Coop door design - how small can it be for large fowl? Automatic option?

Discussion in 'Coop & Run - Design, Construction, & Maintenance' started by MonicainAZ, Apr 16, 2016.

  1. MonicainAZ

    MonicainAZ Chillin' With My Peeps

    May 21, 2015
    Phoenix, AZ
    So, I have an interesting coop design consideration. My chickens are in my urban backyard, and after some acclimation they are at the point where they are fine to free range in the yard when the dogs are out, so I'd like to be able to let them out more frequently. So far I've been just leaving the coop door open, which lets the chickens come and go as they please, which is working great for them. The problem is that my younger dog (border collie) has figured out that the "egg song" means free snacks! The little stinker climbs up the ramp, goes into the coop and steals the eggs. I've been inside the house and as soon as she heard the chicken singing, she went right out. The hen was still sitting on the nest so she barked at her! She also sometimes helps herself to the chicken feed. Having a smart dog is great but I didn't need that smart, lol. I'm just glad she's nice to the chickens!

    My setup now is a 4x12 run with a 4x4 coop, and one 'human-sized' access door. My thinking is to put in a smaller door to access the run that is hopefully big enough for the chickens, but too small for my 40 lb dog. It would be great as well if it opened and closed automatically, although that's not a requirement.

    So, how small can the door be and still allow my big Australorps to go in and out? I am thinking especially about making the door pretty short, as I'm not sure I can make it narrow enough as the dog is pretty narrow also. Would chickens go through a door that was 9" tall x 12" wide?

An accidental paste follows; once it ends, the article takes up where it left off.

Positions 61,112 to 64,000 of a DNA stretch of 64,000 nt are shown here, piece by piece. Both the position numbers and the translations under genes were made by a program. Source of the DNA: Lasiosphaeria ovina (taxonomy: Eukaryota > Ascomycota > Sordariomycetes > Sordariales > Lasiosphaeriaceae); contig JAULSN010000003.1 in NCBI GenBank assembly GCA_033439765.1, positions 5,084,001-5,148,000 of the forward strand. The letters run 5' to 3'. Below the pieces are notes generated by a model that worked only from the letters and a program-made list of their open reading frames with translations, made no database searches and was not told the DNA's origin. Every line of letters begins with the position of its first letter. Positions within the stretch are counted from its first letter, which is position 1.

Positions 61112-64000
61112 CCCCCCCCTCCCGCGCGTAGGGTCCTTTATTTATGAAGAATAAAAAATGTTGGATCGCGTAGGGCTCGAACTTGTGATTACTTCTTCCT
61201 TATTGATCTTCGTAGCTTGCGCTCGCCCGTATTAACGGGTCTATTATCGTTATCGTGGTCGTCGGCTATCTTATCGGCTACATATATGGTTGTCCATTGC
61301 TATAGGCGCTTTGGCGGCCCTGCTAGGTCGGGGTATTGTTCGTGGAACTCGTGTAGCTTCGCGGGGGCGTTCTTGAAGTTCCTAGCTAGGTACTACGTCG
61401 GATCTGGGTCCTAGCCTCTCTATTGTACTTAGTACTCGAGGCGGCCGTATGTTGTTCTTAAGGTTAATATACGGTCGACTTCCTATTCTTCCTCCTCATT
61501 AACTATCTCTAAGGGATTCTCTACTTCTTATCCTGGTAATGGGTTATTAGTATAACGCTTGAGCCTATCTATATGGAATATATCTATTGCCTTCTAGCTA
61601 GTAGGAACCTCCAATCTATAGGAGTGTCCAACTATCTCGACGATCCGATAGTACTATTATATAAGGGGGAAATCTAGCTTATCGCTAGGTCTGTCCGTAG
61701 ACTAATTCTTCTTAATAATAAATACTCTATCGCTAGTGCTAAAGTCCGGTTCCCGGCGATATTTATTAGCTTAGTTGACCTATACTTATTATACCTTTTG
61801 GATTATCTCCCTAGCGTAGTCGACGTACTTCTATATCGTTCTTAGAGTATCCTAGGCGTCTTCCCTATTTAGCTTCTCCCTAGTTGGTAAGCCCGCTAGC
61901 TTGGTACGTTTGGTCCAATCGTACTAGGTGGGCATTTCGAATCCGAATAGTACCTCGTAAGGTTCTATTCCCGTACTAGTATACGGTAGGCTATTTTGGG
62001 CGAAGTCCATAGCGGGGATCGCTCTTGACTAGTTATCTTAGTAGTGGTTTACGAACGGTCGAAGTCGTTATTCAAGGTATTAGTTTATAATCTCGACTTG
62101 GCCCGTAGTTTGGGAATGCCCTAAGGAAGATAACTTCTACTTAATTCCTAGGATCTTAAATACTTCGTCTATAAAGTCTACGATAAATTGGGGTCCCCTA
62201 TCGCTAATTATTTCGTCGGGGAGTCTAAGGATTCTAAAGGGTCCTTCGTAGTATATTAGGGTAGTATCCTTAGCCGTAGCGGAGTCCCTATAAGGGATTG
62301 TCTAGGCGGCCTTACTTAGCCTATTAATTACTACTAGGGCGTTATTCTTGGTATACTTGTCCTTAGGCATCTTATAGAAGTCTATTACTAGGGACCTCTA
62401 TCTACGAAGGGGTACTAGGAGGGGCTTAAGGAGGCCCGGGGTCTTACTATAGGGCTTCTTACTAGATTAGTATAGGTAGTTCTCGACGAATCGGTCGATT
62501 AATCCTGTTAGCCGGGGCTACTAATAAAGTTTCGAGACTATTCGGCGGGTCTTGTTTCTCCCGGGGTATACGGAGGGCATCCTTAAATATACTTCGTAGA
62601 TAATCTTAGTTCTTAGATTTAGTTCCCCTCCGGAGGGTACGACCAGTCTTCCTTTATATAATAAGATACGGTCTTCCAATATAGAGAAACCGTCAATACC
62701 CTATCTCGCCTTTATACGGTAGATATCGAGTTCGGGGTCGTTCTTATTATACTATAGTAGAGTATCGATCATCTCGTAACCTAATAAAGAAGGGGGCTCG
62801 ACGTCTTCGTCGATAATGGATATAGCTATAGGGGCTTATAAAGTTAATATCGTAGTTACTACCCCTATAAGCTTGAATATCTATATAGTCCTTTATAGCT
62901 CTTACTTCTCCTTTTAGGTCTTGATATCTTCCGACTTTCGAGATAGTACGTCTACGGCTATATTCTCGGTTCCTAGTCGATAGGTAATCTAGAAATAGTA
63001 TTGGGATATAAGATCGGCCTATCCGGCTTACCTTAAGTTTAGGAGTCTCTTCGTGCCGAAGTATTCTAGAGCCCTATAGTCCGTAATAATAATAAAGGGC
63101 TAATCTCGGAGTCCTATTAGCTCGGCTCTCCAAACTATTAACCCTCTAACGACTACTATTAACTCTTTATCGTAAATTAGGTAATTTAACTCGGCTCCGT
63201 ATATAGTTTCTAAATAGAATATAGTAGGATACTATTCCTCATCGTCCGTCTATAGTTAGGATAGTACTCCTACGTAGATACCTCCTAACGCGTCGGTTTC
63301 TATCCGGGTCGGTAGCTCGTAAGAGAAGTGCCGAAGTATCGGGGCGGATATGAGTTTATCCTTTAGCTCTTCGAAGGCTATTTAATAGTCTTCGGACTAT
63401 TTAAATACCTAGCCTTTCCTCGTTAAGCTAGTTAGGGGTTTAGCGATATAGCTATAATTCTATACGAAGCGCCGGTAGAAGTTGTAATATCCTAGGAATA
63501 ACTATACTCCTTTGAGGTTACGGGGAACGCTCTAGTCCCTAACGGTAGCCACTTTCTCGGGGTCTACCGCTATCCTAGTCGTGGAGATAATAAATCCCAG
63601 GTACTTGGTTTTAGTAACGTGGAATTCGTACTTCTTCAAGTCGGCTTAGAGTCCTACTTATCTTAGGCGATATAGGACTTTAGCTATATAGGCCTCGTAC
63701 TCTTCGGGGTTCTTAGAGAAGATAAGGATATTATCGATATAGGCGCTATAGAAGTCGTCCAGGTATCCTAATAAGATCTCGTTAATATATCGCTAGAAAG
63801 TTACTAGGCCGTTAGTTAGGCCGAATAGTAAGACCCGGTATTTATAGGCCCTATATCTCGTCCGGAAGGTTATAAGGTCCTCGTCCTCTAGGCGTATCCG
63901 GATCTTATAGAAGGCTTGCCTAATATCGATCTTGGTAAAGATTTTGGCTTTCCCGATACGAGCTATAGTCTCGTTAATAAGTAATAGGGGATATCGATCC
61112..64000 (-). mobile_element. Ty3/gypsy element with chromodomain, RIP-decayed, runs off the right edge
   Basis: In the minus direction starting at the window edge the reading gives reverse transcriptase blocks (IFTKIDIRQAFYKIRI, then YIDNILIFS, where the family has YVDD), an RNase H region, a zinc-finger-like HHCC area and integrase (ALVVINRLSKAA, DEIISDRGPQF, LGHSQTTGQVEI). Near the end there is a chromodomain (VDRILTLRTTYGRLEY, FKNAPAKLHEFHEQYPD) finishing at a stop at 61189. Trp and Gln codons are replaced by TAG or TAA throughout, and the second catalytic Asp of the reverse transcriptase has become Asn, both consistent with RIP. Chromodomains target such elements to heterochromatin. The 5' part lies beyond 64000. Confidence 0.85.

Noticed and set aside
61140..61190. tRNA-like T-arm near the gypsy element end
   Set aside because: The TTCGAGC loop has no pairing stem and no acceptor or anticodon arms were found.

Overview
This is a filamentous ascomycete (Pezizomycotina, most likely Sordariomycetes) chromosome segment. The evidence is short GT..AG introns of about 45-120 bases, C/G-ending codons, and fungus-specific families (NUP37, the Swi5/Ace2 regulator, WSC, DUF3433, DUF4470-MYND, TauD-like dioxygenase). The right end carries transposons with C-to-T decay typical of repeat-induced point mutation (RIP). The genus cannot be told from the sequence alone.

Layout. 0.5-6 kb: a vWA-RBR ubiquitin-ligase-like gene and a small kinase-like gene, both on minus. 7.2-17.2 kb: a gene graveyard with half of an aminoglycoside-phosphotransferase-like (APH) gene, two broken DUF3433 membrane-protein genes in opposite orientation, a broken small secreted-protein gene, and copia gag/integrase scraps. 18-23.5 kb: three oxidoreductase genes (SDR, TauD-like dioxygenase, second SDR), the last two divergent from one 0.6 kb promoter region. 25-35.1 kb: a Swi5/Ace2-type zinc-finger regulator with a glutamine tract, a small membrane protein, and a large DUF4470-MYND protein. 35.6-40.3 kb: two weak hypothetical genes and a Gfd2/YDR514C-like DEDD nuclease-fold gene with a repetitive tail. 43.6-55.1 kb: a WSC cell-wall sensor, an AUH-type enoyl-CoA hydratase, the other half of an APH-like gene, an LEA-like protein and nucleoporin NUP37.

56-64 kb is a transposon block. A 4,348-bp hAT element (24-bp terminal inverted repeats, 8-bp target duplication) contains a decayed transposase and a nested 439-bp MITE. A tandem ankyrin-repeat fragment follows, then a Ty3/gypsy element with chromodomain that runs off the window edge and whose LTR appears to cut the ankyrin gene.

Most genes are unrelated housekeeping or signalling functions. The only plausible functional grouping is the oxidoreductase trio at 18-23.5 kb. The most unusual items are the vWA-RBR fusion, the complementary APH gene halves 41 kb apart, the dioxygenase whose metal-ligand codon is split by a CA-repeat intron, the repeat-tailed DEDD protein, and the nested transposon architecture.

Also, does anyone have any experiences with adding a door motor and timer to a pre-existing door? I've looked at a number of the automatic door designs and they look great, but they are all easily big enough for a sneaky border collie!

    Thanks for any advice!
  2. azjustin

    azjustin Chillin' With My Peeps

    Apr 1, 2016
    Tucson, AZ
    A very vague answer to the door size: a lot smaller than you would think!

    I cut a "temporary" hole for our juvenile Javas at 6" x 6" in their nest/coop box and of course forgot about enlarging it. It's 3 years later and those poor (large) hens are still in and out every day, no worse for the wear.

    I would be more concerned that a border collie could get through a 9" x 12" opening vs. a large feathered chicken. In my experience, the border collie would just figure out how to pick the lock on the coop anyways [​IMG]

    It's easier to cut a hole larger than smaller! Personally, I'd go 6x6, or 6x9 and see what happens. It works, but most animals aren't patient enough, and the rest just don't get it. Except for the BC, he'd probably have it on a timer for "snacks"!

    Just my experience though, hopefully others can enlighten us.
  3. cavemanrich

    cavemanrich Overrun With Chickens

    Apr 6, 2014
    Melrose Park Illinois